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Kim B , Wang S , Lee JM , Jeong Y , Ahn T , Son DS , Park HW , Yoo HS , Song YJ , Lee E , Oh YM , Lee SB , Choi J , Murray JC , Zhou Y , Song PH , Kim KA , Weiner LM
Synthetic lethal screening reveals FGFR as one of the combinatorial targets to overcome resistance to Met-targeted therapy
Oncogene. 2015 Feb 26;34(9) :1083-93
AbstractMet is a receptor tyrosine kinase that promotes cancer progression. In addition, Met has been implicated in resistance of tumors to various targeted therapies such as epidermal growth factor receptor inhibitors in lung cancers, and has been prioritized as a key molecular target for cancer therapy. However, the underlying mechanism of resistance to Met-targeting drugs is poorly understood. Here, we describe screening of 1310 genes to search for key regulators related to drug resistance to an anti-Met therapeutic antibody (SAIT301) by using a small interfering RNA-based synthetic lethal screening method. We found that knockdown of 69 genes in Met-amplified MKN45 cells sensitized the antitumor activity of SAIT301. Pathway analysis of these 69 genes implicated fibroblast growth factor receptor (FGFR) as a key regulator for antiproliferative effects of Met-targeting drugs. Inhibition of FGFR3 increased target cell apoptosis through the suppression of Bcl-xL expression, followed by reduced cancer cell growth in the presence of Met-targeting drugs. Treatment of cells with the FGFR inhibitors substantially restored the efficacy of SAIT301 in SAIT301-resistant cells and enhanced the efficacy in SAIT301-sensitive cells. In addition to FGFR3, integrin beta3 is another potential target for combination treatment with SAIT301. Suppression of integrin beta3 decreased AKT phosphorylation in SAIT301-resistant cells and restored SAIT301 responsiveness in HCC1954 cells, which are resistant to SAIT301. Gene expression analysis using CCLE database shows that cancer cells with high levels of FGFR and integrin beta3 are resistant to crizotinib treatment, suggesting that FGFR and integrin beta3 could be used as predictive markers for Met-targeted therapy and provide a potential therapeutic option to overcome acquired and innate resistance for the Met-targeting drugs.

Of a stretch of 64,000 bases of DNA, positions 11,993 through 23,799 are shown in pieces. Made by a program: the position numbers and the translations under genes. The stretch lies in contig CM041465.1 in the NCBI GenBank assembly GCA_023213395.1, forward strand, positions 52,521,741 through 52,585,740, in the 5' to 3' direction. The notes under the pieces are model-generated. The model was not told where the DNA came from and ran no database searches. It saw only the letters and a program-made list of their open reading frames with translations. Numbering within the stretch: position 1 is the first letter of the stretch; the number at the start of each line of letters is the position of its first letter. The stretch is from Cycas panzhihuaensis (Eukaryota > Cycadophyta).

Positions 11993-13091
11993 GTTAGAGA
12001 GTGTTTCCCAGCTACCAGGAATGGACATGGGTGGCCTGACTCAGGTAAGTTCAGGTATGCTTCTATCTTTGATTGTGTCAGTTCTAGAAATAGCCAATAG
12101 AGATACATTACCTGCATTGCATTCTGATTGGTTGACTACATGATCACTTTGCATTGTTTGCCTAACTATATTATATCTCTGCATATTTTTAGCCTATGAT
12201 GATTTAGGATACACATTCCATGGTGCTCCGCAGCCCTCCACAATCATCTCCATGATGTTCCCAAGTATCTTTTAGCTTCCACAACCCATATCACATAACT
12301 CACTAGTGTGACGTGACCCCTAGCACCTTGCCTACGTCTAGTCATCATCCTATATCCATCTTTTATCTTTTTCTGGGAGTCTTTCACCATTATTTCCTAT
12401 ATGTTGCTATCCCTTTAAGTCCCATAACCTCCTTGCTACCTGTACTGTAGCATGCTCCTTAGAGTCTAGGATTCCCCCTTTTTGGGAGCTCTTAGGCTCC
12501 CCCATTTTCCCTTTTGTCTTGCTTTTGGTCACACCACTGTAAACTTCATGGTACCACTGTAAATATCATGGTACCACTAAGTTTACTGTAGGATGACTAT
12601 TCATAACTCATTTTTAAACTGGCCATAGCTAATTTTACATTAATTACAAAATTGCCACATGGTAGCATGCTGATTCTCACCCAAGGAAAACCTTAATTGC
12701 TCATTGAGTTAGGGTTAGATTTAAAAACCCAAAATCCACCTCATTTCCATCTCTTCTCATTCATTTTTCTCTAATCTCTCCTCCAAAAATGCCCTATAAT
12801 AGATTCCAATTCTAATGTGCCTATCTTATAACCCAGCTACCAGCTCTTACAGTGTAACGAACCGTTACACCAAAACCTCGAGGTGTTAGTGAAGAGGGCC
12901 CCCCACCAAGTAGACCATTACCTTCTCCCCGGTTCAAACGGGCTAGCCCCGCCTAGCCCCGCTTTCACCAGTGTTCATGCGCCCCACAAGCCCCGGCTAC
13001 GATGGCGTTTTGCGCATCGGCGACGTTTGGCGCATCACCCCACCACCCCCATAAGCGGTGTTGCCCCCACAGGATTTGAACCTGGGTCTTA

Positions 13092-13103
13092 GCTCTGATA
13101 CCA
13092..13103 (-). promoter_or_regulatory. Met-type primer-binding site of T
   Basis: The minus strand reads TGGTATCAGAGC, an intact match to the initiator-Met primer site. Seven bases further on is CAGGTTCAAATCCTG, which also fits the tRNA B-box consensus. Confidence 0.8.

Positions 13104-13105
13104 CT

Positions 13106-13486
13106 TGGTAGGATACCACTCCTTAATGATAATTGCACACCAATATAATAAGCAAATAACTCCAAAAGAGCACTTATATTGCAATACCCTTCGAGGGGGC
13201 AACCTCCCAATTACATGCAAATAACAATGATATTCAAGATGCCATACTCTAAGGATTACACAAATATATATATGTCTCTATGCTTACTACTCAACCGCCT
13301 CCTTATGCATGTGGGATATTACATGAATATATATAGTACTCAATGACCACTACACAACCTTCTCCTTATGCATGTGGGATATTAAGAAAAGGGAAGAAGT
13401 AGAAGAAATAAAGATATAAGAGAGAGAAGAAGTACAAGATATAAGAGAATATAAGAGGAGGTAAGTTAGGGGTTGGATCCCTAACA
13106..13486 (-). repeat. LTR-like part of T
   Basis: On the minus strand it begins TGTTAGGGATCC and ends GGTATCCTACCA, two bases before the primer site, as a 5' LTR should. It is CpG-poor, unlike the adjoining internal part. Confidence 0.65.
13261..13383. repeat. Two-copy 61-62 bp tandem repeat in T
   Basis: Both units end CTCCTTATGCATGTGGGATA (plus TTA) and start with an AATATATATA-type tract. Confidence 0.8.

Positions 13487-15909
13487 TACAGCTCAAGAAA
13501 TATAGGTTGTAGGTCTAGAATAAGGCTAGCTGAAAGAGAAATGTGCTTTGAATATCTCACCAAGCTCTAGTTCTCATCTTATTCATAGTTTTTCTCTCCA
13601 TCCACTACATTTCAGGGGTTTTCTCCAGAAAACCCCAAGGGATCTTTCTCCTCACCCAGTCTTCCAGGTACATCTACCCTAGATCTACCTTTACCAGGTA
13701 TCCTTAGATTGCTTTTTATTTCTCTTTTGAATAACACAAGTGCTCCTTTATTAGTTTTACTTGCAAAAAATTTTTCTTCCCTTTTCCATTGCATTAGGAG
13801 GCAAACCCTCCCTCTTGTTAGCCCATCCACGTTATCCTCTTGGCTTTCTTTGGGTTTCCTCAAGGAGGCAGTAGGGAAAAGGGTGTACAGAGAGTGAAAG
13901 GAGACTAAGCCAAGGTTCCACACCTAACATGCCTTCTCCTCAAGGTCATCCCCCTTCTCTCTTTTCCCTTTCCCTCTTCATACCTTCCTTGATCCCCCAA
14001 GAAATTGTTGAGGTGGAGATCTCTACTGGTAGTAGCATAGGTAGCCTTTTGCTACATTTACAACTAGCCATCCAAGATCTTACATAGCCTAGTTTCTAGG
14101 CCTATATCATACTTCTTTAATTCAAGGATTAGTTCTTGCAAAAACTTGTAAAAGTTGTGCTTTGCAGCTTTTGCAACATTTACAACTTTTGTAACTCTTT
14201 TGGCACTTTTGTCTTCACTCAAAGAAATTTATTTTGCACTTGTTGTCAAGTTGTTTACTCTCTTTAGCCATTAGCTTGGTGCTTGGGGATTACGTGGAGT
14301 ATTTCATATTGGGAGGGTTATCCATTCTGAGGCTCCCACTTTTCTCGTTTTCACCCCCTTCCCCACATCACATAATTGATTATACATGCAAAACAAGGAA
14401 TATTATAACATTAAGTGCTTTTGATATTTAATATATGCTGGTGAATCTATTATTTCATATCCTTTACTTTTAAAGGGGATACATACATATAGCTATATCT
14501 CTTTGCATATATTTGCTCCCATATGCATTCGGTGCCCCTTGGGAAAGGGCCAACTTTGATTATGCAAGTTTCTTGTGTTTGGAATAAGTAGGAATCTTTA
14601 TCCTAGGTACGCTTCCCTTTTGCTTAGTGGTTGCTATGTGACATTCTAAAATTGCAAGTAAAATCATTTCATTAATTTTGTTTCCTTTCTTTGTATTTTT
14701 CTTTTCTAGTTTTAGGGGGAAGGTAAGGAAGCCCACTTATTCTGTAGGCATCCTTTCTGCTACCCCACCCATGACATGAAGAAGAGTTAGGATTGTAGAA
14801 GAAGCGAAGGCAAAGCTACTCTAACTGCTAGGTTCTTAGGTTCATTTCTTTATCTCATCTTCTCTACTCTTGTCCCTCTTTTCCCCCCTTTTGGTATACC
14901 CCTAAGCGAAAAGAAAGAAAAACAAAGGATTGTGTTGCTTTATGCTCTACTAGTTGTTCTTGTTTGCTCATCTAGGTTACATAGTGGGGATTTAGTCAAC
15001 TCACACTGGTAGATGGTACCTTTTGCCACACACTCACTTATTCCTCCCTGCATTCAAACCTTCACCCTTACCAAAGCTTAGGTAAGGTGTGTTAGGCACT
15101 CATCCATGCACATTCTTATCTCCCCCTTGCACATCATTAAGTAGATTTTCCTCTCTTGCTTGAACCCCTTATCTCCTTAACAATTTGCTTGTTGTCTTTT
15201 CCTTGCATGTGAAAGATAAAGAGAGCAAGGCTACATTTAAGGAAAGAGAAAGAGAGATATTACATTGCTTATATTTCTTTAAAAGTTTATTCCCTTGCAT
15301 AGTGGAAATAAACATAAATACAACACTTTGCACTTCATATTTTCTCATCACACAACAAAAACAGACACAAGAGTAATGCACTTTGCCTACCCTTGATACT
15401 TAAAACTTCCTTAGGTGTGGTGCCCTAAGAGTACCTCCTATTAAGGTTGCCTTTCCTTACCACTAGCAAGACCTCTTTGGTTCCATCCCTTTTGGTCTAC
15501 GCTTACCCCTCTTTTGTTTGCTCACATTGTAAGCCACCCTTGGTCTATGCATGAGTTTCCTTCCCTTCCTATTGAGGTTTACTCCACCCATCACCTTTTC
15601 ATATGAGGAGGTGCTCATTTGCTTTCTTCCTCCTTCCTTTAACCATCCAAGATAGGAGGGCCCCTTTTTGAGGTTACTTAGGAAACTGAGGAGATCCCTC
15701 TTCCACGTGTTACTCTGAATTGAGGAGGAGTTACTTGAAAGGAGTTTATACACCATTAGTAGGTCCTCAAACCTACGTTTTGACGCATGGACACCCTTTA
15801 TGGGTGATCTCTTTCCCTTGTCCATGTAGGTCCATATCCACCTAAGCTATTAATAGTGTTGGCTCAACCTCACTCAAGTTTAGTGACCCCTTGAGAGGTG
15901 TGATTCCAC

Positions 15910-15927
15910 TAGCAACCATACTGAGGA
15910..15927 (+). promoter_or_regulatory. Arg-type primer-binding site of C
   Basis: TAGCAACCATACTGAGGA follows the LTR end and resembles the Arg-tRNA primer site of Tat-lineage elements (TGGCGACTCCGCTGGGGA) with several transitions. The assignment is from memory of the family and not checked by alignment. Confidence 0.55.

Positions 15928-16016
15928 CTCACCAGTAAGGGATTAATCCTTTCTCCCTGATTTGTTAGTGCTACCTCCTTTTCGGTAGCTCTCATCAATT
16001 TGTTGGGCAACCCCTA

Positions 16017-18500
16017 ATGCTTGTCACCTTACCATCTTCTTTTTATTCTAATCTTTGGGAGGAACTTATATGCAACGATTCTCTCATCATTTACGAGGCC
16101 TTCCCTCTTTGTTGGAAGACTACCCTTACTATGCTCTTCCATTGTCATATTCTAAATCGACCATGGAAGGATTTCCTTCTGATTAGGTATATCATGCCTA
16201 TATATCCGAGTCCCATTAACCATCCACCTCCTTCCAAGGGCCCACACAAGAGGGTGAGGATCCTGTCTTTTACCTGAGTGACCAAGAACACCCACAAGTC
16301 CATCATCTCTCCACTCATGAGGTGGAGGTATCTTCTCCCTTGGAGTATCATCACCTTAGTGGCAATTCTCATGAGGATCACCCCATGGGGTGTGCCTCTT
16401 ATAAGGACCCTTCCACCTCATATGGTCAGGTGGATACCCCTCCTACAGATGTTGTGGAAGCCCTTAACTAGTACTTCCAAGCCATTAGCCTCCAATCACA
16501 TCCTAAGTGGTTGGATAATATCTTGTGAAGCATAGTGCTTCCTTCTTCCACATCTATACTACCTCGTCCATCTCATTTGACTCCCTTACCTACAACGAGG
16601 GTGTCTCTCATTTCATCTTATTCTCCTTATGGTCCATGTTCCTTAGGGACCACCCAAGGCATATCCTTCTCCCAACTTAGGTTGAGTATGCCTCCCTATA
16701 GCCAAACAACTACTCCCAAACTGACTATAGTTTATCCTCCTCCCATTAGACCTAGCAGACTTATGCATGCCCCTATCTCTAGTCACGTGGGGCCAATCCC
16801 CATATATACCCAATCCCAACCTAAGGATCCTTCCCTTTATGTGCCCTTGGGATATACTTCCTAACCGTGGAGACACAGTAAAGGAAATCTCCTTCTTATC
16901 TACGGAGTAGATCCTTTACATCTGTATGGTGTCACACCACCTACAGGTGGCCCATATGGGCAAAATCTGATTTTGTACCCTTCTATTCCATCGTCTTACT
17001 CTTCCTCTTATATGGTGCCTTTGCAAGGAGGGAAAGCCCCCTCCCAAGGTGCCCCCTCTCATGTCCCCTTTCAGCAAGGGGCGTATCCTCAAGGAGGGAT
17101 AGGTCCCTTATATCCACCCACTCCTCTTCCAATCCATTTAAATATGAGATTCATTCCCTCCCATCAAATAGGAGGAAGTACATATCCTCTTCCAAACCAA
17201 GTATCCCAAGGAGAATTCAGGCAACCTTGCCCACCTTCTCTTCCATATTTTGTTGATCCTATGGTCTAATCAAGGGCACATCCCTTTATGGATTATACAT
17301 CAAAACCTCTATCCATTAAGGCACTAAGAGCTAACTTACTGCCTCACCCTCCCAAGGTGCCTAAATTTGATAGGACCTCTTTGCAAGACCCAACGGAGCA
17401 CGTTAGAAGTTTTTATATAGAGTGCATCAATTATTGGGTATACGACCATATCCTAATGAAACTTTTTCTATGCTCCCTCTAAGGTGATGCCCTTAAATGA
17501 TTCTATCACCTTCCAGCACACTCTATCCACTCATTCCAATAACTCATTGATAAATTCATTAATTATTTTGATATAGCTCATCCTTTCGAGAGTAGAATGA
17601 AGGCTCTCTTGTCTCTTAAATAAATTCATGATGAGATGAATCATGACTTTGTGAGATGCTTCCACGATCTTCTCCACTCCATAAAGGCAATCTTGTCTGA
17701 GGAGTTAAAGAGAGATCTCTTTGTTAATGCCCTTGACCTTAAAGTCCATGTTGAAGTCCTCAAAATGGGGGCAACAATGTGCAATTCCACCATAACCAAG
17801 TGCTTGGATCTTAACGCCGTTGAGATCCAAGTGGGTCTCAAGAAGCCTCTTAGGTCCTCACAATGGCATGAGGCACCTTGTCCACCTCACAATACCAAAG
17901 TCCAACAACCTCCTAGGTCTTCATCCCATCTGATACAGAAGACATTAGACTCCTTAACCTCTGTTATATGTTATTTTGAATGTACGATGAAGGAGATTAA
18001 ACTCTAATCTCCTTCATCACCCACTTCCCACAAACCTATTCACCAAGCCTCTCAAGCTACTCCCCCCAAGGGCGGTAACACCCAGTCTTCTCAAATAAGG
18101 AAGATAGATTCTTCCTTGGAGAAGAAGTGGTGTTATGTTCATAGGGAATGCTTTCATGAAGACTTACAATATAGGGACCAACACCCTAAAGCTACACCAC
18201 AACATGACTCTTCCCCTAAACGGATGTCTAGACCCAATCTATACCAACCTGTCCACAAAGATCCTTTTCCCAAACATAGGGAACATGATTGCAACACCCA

Notes1476-5594 Kim, B Wang, S Lee, J M Jeong, Y Ahn, T Son, D-S Park, H W Yoo, H-S Song, Y-J Lee, E Oh, Y M Lee, S B Choi, J Murray, J C Zhou, Y Song, P H Kim, K-A Weiner, L M P30 CA051008/CA/NCI NIH HHS/United States R01 CA050633/CA/NCI NIH HHS/United States Journal Article England Oncogene. 2015 Feb 26;34(9):1083-93. doi: 10.1038/onc.2014.51. Epub 2014 Mar 24.